As part of the University’s broader strategy on climate change, the Committee on Climate Education is examining what teaching and learning about climate should look over the next decade. The group recently released surveys seeking input from students, staff, faculty, alumni, and affiliates.
The Gazette spoke with committee co-chairs Dustin Tingley, professor of government and deputy vice provost for advances in learning, and Noel Michele “Missy” Holbrook, the Charles Bullard Professor of Forestry, professor of organismic and evolutionary biology, and director of the Harvard Forest, to learn more about the committee’s work. This interview was edited for clarity and length.
Dustin Tingley and Missy Holbrook
GAZETTE: Why are teaching and learning about the environment and sustainability so critical when it comes to fighting the climate crisis?
HOLBROOK: The climate crisis is here. It’s now, it affects everyone, and all of our students are inheriting this. One of the most important ways Harvard can impact how the world continues to tackle this crisis is through our students. If we are going to make a difference, we need our students to be ready to take on the work of confronting the climate crisis. But they won’t be effective if they’re not educated in this area. It’s not enough just to be interested in it, you need to be knowledgeable, and all disciplines have bearing on this. It’s not just a technological, economic, or political issue, but it also involves the humanities — getting people’s hearts and minds behind the work. It’s a very broad endeavor, and it’s important that we do this, because the climate crisis is so urgent.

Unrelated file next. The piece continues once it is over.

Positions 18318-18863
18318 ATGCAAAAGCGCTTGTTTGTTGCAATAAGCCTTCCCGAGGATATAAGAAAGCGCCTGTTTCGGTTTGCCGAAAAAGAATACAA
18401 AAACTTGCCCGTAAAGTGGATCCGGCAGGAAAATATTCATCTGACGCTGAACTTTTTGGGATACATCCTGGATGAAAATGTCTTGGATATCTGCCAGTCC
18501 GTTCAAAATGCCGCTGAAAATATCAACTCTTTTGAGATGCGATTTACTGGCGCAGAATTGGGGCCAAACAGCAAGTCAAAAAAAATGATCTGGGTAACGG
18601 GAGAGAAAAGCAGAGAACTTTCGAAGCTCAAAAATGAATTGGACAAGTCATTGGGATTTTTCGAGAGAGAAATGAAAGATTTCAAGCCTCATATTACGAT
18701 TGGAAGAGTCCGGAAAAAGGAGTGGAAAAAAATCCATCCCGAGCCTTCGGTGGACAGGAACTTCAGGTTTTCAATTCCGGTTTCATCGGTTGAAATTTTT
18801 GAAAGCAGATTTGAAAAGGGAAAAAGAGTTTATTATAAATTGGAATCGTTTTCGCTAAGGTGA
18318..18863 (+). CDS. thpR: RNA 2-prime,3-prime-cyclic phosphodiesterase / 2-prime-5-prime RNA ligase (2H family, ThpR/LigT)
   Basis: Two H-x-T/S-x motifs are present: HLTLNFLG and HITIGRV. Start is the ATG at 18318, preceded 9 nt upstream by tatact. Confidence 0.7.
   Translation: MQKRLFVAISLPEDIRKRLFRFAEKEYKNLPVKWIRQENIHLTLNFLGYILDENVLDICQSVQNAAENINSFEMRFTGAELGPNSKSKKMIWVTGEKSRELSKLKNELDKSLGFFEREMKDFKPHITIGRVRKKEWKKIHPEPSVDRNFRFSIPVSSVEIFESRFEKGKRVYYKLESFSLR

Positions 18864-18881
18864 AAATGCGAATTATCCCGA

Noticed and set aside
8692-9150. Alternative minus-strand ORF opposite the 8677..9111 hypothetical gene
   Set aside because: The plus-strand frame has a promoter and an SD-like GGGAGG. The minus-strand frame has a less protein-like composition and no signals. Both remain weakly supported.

TINGLEY: Harvard students are going to be some of the leaders of the next generation and leading the fight on climate requires a multifaceted view of the issue. It is something that Harvard is uniquely positioned to take a leadership role in because of the multifaceted nature of Harvard as an institution. Very few institutions have the professional schools, the programs, and the resources that we have. Those are incredible assets to meet an incredible challenge, and education is the way that we meet that challenge because climate touches almost everything that we teach about. I’m hard-pressed to come up with a discipline or social issue that in some way doesn’t have a connection. A great example is the problems around race and social justice, which will, in many parts of the world, be exacerbated by climate change. And so, climate presents an educational opportunity that facilitates that broad spectrum of learning opportunities, which we can then provide to our students, our faculty, our staff, and our alumni, no matter what their expertise is.
HOLBROOK: It’s not that we think climate is the only crisis, or that everything has to be remade around climate, but it is an important and timely moment, and it is incredibly broad in its reach.
GAZETTE: Right now, your committee is looking for input from the entire community on ideas for the future of climate education at Harvard. Given the expertise available to your committee, why is it just as important to get perspectives and ideas from students, staff, faculty, and alumni?